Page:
Calamity May

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Calamity May


If any further proof were needed that Theresa May is deliberately running down the clock to the supposed Brexit withdrawal date of March 29, it came this afternoon.

Her announcement that she has delayed the decisive meaningful vote until March 12th shows her playing fast and loose with our country's economy and hundreds of thousands of jobs.

She has once again shown herself to be incapable of the agility and imagination - let alone the confidence of MPs - required to bring the country together. Instead she is having a last throw of the dice for her failed plan, stifling parliamentary debate and undermining our democracy.

There are now just 33 days left until we face the calamitous economic suicide of a no-deal Brexit. That's a no deal that no one voted for, that was not on the referendum ballot paper. Even the ideological zealots on the Hard Right of the Tory party and beyond promised us they would negotiate great free trade deals with the EU.

On Article 50 it is clear that - deal or no deal - nobody seriously believes that Theresa May has got us in a position where we are ready to leave. She has spent the last two years negotiating with her own backbenchers rather than the EU. It can only be a matter of days, or weeks, before Article 50 is delayed to allow time to find a way of healing the visceral schisms in our society and for parliament to take control of Brexit planning.

This morning, being interviewed by Andrew Marr, I made it clear that if Theresa May can't find it within herself to sign up to Labour's red lines of close economic ties to the EU, then in line with our conference policy Labour should move towards a confirmatory ballot. If the PM doesn't, I am likely to be at the rally for a People's Vote on March 23rd. 



A culture of bullying


While on Marr this morning I found myself sitting opposite Luciana Berger. I reiterated how sorry I am at the way she has been treated and the shame I feel that she had been bullied out of the Labour Party by a small number of racist thugs.

The culture of bullying and anti-semitism that drove Luciana out has continued in full view on social media this week. Since Monday, when I made my video expressing sadness at the departure of colleagues, I have received 50 complaints about anti-semitism from colleagues. I have passed these on to Jeremy and asked him to take the personal lead on examining these cases.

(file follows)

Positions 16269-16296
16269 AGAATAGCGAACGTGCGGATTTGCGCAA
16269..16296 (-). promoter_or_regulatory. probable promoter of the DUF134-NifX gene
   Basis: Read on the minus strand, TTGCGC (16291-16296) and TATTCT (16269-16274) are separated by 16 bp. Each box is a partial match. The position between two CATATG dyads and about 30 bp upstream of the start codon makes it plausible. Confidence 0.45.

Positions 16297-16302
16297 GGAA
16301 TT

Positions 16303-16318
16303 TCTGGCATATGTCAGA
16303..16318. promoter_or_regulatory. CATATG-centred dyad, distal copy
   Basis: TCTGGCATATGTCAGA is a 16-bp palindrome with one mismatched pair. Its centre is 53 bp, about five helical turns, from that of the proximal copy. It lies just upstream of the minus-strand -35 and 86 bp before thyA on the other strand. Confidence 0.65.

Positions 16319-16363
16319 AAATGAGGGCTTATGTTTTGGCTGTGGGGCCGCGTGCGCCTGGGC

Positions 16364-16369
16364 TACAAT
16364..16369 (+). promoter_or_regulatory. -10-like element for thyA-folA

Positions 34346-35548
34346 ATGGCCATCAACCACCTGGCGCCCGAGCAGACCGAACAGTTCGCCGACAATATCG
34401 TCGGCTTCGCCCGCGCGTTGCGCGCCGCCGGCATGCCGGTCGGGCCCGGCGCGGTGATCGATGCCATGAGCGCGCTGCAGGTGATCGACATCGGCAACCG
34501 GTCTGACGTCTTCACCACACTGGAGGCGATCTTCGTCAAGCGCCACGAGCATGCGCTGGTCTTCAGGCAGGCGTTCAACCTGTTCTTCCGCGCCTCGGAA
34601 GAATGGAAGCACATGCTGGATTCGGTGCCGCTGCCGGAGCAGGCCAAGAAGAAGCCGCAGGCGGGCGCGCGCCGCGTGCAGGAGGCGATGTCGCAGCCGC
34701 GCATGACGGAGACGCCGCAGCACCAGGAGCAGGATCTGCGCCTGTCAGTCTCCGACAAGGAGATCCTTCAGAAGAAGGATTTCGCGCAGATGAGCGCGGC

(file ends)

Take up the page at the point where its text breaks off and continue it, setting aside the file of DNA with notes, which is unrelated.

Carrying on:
I also called on Jeremy to do more to unite the party and reshuffle the shadow cabinet to give greater weight to MPs with social democratic rather than socialist views. The need to see Labour as the broad church of its tradition is the main reason why I am convening a group of MPs this week who believe in the party's social democratic tradition to develop policies.

As I told Marr: “We’re only electorally successful if those traditions can rub up against each other. Harold Wilson had Tony Benn and Roy Jenkins in his cabinet, and so that is our challenge."

There is almost a crisis for the soul of the Labour Party. Everyone that cares about our future - whatever tradition they represent - has to find it within themselves to work more closely together. And that is as big a challenge for Jeremy as it is for me.



Sound salvation

The spirit of the Horsefair was strong on LBC on Wednesday when I stood in for my fellow Kidderminster-raised child James O'Brien on his morning phone-in. As you might imagine it was a fairly gruelling if exhilarating three hours. The conversations were dominated by Brexit, Theresa May's failed deal, the case for extending Article 50 and, of course, reflections on MPs leaving Labour and - while I was on air - the Tories to join The Independent Group.